Drought in Taiwan Pits Chip Makers Against Farmers
smooth wombat writes: Chuang Cheng-deng’s modest rice farm is a stone’s throw from the nerve center of Taiwan’s computer chip industry, whose products power a huge share of the world’s iPhones and other gadgets. This year, Mr. Chuang is paying the price for his high-tech neighbors’ economic importance. Gripped by drought and scrambling to save water for homes and factories, Taiwan has shut off irrigation across tens of thousands of acres of farmland. The authorities are compensating growers for the lost income. But Mr. Chuang, 55, worries that the thwarted harvest will drive customers to seek out other suppliers, which could mean years of depressed earnings. “The government is using money to seal farmers’ mouths shut,” he said, surveying his parched brown fields.

Officials are calling the drought Taiwan’s worst in more than half a century. And it is exposing the enormous challenges involved in hosting the island’s semiconductor industry, which is an increasingly indispensable node in the global supply chains for smartphones, cars and other keystones of modern life. Chip makers use lots of water to clean their factories and wafers, the thin slices of silicon that form the basis of the chips. And with worldwide semiconductor supplies already strained by surging demand for electronics, the added uncertainty about Taiwan’s water supply is not likely to ease concerns about the tech world’s reliance on the island and on one chip maker in particular: Taiwan Semiconductor Manufacturing Company.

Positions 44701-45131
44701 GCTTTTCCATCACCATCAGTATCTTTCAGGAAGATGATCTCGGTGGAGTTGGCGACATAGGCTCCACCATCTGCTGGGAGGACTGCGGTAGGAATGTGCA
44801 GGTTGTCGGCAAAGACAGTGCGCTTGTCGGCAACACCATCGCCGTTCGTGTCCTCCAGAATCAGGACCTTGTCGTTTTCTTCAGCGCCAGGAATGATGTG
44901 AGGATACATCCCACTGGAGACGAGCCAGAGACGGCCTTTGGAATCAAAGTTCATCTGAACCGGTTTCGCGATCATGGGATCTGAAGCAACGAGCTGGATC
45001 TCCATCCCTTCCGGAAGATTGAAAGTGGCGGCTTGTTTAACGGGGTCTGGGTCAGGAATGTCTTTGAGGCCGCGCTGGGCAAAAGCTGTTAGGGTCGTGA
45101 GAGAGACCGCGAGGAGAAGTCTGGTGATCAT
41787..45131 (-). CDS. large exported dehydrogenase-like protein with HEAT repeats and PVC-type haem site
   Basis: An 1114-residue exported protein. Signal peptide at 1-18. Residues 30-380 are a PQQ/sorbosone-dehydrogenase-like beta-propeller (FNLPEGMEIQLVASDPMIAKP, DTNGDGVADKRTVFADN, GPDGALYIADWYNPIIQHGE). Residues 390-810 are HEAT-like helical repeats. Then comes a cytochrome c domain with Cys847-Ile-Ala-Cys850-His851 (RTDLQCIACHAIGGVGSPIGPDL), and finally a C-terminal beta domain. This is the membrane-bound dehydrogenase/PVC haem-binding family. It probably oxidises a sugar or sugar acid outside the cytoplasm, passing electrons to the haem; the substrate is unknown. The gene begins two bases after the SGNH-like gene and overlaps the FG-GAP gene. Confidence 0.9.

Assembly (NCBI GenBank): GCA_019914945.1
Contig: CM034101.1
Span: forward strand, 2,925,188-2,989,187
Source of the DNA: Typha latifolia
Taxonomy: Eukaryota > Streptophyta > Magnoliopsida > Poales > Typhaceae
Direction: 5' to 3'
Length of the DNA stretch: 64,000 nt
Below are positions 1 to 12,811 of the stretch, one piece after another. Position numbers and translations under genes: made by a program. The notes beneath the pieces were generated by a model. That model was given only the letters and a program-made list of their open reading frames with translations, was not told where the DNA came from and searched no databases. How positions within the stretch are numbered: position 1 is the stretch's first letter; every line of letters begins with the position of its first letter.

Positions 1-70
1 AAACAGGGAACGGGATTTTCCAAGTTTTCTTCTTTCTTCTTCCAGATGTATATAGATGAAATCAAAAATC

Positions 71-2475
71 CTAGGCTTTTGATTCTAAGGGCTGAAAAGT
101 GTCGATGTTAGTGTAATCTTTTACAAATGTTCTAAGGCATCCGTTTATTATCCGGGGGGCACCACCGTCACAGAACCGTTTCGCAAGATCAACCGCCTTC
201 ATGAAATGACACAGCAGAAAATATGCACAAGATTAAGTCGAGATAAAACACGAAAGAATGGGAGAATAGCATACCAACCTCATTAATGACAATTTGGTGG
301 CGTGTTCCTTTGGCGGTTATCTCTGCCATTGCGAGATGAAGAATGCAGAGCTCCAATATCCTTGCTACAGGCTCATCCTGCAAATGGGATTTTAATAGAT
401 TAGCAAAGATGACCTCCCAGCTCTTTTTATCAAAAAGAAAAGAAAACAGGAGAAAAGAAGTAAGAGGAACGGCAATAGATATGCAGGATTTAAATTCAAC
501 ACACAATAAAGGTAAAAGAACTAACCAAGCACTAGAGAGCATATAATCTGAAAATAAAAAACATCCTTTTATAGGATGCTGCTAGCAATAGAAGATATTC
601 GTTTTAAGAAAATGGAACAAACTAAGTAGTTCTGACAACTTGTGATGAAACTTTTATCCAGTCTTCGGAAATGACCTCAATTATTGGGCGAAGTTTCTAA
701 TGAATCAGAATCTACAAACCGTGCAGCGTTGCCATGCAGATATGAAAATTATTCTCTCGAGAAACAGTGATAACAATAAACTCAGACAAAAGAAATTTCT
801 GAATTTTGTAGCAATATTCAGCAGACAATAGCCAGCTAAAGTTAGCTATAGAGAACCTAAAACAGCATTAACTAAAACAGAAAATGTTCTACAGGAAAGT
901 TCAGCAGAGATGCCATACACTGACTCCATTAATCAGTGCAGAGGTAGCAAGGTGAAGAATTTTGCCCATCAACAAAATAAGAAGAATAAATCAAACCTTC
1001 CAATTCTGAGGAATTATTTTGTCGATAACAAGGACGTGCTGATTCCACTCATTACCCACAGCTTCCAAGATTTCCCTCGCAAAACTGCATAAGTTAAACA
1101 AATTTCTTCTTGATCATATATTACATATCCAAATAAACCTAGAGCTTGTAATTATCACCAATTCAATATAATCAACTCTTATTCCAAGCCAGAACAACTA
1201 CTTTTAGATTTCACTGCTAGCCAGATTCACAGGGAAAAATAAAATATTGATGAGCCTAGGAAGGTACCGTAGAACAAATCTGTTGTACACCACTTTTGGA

More than 90 percent of the worldâ(TM)s manufacturing capacity for the most advanced chips is in Taiwan and run by TSMC, which makes chips for Apple, Intel and other big names. The company said last week that it would invest $100 billion over the next three years to increase capacity, which will likely further strengthen its commanding presence in the market. TSMC says the drought has not affected its production so far. But with Taiwan’s rainfall becoming no more predictable even as its tech industry grows, the island is having to go to greater and greater lengths to keep the water flowing. In recent months, the government has flown planes and burned chemicals to seed the clouds above reservoirs. It has built a seawater desalination plant in Hsinchu, home to TSMC’s headquarters, and a pipeline connecting the city with the rainier north. It has ordered industries to cut use. In some places it has reduced water pressure and begun shutting off supplies for two days each week. Some companies, including TSMC, have hauled in truckloads of water from other areas.

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